Professor Kaysen received his B.A. from the University of Pennsylvania (1940) and his Ph.D. from Harvard University (Economics, 1954). Before joining the MIT faculty in 1976, he was on the faculty of the Economics Department at Harvard; from 1964 to 1966, he was Deputy Special Assistant for National Security Affairs to President Kennedy; and he served as Director of the Institute for Advanced Study from 1966 to 1976. He has been a Junior Fellow at Harvard University and a Guggenheim Fellow, and is a member of the American Academy of Arts and Sciences and the American Philosophical Society. He was Vice Chairman and Director of Research for the Sloan Commission on Higher Education from 1978 to 1980.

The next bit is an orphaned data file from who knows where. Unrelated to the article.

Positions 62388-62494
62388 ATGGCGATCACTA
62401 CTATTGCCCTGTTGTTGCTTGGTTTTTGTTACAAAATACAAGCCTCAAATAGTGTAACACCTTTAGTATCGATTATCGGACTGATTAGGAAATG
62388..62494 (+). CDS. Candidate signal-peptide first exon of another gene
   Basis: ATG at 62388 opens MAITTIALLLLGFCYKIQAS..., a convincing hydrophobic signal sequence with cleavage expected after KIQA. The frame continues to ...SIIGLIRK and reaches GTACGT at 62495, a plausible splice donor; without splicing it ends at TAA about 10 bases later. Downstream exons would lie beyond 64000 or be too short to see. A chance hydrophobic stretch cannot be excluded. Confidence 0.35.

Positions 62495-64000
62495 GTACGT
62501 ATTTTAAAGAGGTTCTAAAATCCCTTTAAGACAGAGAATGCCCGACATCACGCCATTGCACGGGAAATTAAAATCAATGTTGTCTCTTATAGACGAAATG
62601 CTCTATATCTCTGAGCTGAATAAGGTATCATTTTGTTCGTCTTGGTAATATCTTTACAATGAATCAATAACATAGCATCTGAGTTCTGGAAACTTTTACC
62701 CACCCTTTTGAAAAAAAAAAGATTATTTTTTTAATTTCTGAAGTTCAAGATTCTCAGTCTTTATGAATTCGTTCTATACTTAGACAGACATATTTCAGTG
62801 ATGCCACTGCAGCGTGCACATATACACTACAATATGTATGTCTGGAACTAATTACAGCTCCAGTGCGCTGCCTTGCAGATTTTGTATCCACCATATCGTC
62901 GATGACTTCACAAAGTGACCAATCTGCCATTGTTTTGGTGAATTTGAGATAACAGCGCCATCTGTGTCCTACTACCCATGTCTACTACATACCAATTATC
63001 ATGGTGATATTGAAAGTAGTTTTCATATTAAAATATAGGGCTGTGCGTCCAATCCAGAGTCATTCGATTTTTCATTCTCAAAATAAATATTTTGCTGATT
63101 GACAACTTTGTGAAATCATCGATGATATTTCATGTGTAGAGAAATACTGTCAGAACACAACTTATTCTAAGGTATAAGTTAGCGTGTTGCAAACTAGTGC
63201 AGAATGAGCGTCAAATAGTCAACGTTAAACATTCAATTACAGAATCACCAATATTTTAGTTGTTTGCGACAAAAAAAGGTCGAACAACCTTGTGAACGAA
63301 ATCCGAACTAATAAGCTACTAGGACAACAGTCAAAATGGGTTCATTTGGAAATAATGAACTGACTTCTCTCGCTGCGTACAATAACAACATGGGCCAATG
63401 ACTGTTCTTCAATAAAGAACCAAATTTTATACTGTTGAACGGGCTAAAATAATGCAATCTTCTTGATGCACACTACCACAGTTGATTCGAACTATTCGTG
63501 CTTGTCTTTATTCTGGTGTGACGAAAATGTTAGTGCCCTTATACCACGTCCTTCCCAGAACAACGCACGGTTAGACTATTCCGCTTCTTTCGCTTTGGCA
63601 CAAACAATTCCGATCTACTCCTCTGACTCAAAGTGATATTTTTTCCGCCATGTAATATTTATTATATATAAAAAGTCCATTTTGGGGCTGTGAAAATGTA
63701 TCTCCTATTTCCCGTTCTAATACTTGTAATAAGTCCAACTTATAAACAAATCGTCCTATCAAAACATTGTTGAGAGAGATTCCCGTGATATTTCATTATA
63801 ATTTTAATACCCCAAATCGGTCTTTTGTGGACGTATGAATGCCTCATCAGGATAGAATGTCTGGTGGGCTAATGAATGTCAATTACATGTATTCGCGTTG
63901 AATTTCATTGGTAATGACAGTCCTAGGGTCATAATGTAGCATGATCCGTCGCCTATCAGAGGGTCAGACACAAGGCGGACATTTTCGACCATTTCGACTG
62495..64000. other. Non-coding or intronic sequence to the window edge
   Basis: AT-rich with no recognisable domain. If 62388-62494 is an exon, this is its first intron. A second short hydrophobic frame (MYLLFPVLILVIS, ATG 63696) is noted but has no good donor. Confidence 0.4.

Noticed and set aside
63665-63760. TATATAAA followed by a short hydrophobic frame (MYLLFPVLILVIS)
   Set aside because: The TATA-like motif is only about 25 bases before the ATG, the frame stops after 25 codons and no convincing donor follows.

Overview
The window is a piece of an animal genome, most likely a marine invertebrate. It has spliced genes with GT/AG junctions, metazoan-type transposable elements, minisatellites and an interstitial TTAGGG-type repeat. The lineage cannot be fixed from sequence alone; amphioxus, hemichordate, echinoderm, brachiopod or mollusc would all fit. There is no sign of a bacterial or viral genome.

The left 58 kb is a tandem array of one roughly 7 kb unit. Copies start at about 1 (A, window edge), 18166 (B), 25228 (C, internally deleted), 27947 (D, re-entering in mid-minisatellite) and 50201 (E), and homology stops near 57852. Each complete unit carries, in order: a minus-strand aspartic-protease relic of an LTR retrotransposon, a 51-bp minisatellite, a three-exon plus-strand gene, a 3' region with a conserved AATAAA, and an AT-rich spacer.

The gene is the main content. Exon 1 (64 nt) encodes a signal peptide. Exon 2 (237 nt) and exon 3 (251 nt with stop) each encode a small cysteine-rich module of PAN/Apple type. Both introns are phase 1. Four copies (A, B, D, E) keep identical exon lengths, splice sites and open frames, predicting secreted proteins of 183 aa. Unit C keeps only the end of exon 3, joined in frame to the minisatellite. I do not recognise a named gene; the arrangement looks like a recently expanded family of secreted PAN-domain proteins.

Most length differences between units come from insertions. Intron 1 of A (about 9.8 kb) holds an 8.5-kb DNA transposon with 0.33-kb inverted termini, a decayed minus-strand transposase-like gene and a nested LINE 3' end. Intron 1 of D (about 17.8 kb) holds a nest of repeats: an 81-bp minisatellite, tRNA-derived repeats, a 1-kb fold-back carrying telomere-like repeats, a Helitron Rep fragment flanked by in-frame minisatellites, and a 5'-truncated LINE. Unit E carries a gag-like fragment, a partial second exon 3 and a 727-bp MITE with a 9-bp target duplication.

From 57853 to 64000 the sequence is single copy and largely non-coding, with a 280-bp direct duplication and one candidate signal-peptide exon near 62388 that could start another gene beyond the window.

His scholarly work has ranged widely in the areas where economics, sociology, politics and law overlap. His current research centers on arms control and international politics. He is a co-author (with George Rathjens) of Peace Operations by the United Nations: The Case for a Volunteer Military Force (1996) and co-editor (with Michael Schaif and Sarah Sewall) of The United States and the Fundamental Criminal Court: National Security and Fundamental Law (2000). He is also editor of and contributor to a volume of essays, The American Corporation Today (1996).
—Courtesy of the MIT Program in Science, Technology and Society
“The Case for a Volunteer UN Military Force”, Daedalus, by Carl Kaysen and George Rathjens (2003).